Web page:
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Poor pupils locked out of digital classrooms miss out on school work

Siphosethu Kwayimani, 16, at home in Soweto during the lockdown. / ANTONIO MUCHAVE
Siphosethu Kwayimani, 16, at home in Soweto during the lockdown. / ANTONIO MUCHAVE

Pupils from poor backgrounds are losing out on their school work as they can't afford to access digital classrooms to catch up with their studies as schools are closed across the country.

Siphosethu Kwayimani has dedicated three hours a day to catch up with his studies through self-study. The 16-year-old grade 9 pupil from Motsoaledi township in Soweto said his school did not give him any work to do during the lockdown.

"At home we don't have the DStv for me to watch learning programmes and I don't even have data to go online. Every day from 9am until midday I make it a point to read my books. There are free apps that offer assistance in maths and natural science that I use. They give us past examination papers which sometimes helps me, but it has been difficult not to have access to online learning," he said.

Siphosethu is one of many township pupils who have to self-study as they are not getting any work from their teachers, can't afford data or don't have smartphones.

In Soweto yesterday, a number of pupils were playing in the street.

Nkabetse Chabalala, 10, a grade 3 pupil, said they were not given textbooks by their teachers. She shares a one-room shack with her mother and two siblings at Diepkloof Hostel. "Our teacher told us to leave our textbooks [at school] because if it rains they will be wet. I don't know what do now and that's why I spend my day playing with my friends," Nkabetse said.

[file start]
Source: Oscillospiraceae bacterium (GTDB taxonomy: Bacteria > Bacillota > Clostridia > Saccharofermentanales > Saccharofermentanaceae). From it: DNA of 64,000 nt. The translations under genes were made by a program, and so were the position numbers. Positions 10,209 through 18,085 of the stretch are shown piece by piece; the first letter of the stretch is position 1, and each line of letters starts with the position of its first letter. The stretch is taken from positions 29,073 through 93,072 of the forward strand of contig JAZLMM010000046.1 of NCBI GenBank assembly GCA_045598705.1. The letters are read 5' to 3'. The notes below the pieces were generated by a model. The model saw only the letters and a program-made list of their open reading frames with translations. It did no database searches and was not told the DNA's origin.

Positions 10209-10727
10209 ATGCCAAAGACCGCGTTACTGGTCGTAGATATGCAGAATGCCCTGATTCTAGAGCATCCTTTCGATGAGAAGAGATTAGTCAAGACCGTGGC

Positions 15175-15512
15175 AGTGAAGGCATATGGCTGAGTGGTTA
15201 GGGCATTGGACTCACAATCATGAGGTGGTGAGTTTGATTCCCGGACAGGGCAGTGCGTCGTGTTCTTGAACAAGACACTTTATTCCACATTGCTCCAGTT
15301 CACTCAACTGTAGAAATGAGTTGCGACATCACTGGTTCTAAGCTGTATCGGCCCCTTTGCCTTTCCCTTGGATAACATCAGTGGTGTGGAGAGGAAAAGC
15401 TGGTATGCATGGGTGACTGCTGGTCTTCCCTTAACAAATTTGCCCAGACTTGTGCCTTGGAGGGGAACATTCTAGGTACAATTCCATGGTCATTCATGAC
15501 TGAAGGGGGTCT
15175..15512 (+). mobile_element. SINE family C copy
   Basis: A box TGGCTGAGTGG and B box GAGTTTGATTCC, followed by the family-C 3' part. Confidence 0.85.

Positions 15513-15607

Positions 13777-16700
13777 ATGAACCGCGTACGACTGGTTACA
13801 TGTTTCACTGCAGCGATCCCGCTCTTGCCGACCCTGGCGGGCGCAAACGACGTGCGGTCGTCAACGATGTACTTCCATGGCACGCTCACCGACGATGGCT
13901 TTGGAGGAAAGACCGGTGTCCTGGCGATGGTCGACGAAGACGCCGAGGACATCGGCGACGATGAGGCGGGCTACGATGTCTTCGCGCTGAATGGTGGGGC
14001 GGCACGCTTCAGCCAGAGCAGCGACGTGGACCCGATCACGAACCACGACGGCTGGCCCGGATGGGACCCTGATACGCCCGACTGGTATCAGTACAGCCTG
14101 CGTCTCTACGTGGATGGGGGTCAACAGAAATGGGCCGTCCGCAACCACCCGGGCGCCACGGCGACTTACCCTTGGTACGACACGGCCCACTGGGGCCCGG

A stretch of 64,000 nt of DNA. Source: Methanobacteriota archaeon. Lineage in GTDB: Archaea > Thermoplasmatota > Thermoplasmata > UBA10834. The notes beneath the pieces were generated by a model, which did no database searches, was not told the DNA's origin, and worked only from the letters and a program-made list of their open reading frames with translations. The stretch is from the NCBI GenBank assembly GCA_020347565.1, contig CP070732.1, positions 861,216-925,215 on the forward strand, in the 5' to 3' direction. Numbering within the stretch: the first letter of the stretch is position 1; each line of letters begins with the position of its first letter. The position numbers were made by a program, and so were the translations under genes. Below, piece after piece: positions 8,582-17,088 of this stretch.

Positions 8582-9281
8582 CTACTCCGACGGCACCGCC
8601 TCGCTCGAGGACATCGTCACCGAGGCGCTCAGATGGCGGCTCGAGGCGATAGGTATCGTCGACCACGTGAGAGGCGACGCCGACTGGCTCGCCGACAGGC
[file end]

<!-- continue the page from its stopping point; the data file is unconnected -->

But the situation is different for Thato Telite, 15, a grade 10 pupil from Pimville.

Thato is on a WhatsApp chat group where he and fellow pupils are able to do the school work that their teachers give them every day.

The Congress of South African Students (Cosas) proposed that pupils be given a government SIM card with free data so that they can also access online learning.

Cosas national convenor Katleho Mangoejane said: "Many of our learners from disadvantaged backgrounds don't have access to the internet or other learning
resources. We therefore proposed that matriculants be
admitted to tertiary institutions based on their September results."

Basic education spokesperson Elijah Mhlanga said the department and its partners have made great strides to reach out to as many pupils as possible with the provision of curriculum support during the Covid-19 lockdown.

"The department has used 123 radio stations and six different television channels with a total reach of more than 35-million people," said Mhlanga yesterday.

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